Far SWVA COVID-19 cases level; Virginia officials explain data use for reopening plans

Mike Still • May 4, 2020 at 7:44 PM

The LENOWISCO Health District has gone a weekend without new reported COVID-19 cases, as Virginia Department of Health staff explained how case data is influencing the possibility of a May 14 easing of business closings and other emergency restrictions.

According to the VDH COVID-19 tracking webpage (www.vdh.virginia.gov/coronavirus), the LENOWISCO district — Wise, Lee and Scott counties and Norton — remained at 41 confirmed cases and two deaths during the pandemic since VDH’s Friday report.

In East Tennessee, according to the Tennessee Department of Health (www.tn.gov/health/cedep/ncov) on Monday, Sullivan County saw a six-case increase in confirmed cases to 57, while Hawkins rose by one to 31. Johnson County rose by two cases to five since the pandemic began.

Washington County stayed at 57 cases and Greene County at 43 cases since Sunday. Carter and Unicoi counties remained at 14 and 2 cases, respectively, since Sunday’s report.

Virginia has not reported COVID-19 testing rates by health district since last week. The statewide testing rate, based on the actual reported number of people receiving a test, was 1.29 percent, or 111,441 out of Virginia’s 8.63 million population.

VDH reported 19,492 confirmed cases and 684 deaths — increases of 821 and 24, respectively, since Sunday.

Tennessee’s overall testing rate in Monday’s report was 3.1 percent, or 211,443 people out of the 6.83 million state population. Tennessee has seen 13,571 reported cases and 219 deaths to date — increases of 394 and 9, respectively.

Testing rates in East Tennessee were

- Hawkins — 1.71 percent (970 of 56,786)

- Washington — 1.52 percent (1,961 of 129,375)

- Greene — 1.4 percent (968 of 69,069)

- Sullivan — 1.2 percent (1,899 of 158,348)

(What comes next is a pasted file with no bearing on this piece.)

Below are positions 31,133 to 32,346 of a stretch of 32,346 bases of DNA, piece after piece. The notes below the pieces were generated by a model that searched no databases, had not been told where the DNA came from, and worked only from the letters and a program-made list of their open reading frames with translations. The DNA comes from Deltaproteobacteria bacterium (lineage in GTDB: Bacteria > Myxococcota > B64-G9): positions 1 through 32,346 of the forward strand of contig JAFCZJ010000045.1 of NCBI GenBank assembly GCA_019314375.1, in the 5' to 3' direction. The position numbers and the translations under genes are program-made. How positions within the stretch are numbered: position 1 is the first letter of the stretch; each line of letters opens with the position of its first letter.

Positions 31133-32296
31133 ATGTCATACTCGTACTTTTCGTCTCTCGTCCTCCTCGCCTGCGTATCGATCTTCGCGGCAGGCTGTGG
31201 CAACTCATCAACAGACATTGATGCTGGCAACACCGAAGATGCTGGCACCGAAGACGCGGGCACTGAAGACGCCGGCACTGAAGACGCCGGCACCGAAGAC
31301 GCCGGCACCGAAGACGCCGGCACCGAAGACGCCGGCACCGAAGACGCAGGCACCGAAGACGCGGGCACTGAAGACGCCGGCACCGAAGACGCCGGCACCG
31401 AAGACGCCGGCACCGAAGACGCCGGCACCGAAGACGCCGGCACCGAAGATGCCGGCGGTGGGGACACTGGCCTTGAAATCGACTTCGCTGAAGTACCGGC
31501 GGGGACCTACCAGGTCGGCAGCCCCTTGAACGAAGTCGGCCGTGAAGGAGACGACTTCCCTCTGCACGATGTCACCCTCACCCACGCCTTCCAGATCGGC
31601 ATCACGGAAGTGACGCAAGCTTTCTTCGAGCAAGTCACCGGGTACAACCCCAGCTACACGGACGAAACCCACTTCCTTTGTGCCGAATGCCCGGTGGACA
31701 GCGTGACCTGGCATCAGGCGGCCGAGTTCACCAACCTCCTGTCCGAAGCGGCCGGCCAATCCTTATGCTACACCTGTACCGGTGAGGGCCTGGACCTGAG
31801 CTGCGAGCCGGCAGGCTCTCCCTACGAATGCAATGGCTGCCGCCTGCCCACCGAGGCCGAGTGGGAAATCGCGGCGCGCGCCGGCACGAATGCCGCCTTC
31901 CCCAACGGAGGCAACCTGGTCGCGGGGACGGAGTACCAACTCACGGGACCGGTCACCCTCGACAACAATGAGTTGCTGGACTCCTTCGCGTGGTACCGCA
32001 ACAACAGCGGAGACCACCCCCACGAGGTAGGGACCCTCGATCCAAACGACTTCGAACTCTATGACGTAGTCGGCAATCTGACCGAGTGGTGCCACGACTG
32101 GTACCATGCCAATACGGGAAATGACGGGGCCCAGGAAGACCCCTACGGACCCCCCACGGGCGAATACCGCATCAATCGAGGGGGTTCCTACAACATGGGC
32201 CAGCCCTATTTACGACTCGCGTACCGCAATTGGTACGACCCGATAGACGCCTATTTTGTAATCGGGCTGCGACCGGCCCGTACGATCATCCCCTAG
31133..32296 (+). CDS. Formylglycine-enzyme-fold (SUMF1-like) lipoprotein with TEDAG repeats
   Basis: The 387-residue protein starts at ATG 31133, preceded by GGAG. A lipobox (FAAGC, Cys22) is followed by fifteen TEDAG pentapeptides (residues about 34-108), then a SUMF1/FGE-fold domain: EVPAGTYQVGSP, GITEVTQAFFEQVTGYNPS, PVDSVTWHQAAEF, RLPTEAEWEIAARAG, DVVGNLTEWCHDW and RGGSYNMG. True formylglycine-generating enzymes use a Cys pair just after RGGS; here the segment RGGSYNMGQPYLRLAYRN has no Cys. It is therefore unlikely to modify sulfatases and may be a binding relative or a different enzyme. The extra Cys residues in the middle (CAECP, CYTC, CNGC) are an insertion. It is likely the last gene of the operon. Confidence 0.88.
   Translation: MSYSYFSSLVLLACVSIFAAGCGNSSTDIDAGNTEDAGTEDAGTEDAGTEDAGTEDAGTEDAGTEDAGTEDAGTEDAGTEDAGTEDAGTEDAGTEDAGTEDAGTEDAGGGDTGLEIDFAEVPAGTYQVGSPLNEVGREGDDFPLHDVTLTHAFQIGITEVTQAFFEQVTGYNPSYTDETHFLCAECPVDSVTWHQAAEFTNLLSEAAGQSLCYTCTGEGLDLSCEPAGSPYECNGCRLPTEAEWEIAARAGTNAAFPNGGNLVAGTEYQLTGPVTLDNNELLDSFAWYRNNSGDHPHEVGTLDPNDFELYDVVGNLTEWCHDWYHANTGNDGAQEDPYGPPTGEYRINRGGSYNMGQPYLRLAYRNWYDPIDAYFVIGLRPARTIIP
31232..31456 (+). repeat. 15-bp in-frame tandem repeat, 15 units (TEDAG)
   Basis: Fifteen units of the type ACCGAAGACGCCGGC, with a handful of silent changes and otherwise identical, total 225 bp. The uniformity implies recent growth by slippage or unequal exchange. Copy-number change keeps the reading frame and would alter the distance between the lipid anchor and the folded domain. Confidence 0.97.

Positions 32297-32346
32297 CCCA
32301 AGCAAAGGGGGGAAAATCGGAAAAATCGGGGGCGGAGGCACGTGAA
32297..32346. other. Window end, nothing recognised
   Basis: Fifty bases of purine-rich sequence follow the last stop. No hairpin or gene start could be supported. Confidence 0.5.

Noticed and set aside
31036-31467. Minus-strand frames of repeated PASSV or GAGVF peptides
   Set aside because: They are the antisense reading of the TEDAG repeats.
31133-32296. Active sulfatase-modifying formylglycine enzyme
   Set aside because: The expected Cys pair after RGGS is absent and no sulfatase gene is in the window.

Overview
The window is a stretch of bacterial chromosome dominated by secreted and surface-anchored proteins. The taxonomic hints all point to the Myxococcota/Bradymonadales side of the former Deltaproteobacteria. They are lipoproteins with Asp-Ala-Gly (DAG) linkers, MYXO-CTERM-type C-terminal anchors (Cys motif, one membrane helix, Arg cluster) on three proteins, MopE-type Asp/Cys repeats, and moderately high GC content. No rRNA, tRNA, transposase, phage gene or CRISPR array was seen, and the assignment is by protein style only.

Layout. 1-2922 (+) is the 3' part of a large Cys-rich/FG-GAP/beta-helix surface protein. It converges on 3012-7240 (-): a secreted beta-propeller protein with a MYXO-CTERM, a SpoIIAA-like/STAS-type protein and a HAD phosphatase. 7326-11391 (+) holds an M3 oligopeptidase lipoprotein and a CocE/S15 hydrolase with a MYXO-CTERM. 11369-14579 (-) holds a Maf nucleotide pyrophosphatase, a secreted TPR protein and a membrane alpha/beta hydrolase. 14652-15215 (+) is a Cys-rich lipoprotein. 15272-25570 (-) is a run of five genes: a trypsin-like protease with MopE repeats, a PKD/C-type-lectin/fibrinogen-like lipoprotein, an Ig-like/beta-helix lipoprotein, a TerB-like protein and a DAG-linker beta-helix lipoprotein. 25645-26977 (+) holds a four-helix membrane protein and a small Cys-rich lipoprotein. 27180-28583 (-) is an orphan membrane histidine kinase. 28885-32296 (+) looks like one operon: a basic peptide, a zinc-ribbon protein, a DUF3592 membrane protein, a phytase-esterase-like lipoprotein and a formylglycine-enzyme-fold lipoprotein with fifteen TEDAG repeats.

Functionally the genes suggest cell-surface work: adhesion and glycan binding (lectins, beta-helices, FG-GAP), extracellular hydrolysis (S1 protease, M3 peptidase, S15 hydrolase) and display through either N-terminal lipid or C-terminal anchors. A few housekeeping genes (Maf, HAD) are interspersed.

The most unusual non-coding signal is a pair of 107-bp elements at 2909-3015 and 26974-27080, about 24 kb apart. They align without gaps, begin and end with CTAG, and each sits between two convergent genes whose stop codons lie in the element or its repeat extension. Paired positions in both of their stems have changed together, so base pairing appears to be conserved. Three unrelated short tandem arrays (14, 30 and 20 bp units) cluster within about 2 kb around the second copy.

- Carter — 1.1 percent (628 of 56,391)

- Unicoi — 0.9 percent (164 of 17,883)

- Johnson — 0.6 percent (100 of 17,788)

In a briefing in Richmond on Monday, VDH Chief Epidemiologist Dr. Lillian Peake and state Deputy Health Commissioner for Public Health Dr. Parham Jaberi reviewed the types of data being used by VDH and Gov. Ralph Northam’s staff in developing a possible May 14 reopening of businesses and easing other restrictions on the public.

Peake said that data reports on the VDH COVID-19 tracking webpage, while updated daily, may lag in certain ways. Data on numbers of people tested, she said, in some cases may have happened a few days before posted by VDH because of how private and state labs report that data.

Numbers of reported COVID-19 cases can also be confusing to the public, Peake said. Each day’s new posting of total cases may not reflect when patients were diagnosed with the disease, she said. That data is also collected as cases by date of the illness’s onset in each patient.

Determining the date of onset may take a few days because patients may not present themselves for treatment until some time after the first symptoms appear, Peake said. While establishing that data may take additional time, she said the trend curve for that data may give a more accurate picture of COVID-19 spread in communities and the state. That delay means trends in disease spread and slowing will not be seen immediately.

Peake said the same issue applies to numbers of deaths reported on the VDH tracking website because of lags between when deaths are recorded on death certificates and when those certificates are received by VDH statisticians.

Commissioner Jaberi said another data measure being used by the Northam administrations is hospital capacity. Out of approximately 16,000 hospital beds in the state, roughly 12,000 are occupied, he said. Out of those, about 1,000 are occupied by COVID-19 patients.

Jaberi said hospital bed capacity is being monitored in case of a surge in COVID-19 cases, and Virginia has about 4,000 beds available along with the ability to add another 3,000 beds if needed. About 200 COVID-19 patients are on ventilators daily, based on a rolling average of data since mid-April, he said.

Another data set being monitored is whether hospitals are having shortage difficulties with personal protective equipment. Jaberi said that situation has improved, from seven hospitals reporting difficulties on April 14 to none on Monday.

Testing capacity is also an administration concern, and Jaberi said the daily number of tests given has grown from about 200 in mid-March to more than 5,000 a day on Monday.

Peake said the data sets will become available on the COVID-19 webpage in coming days.

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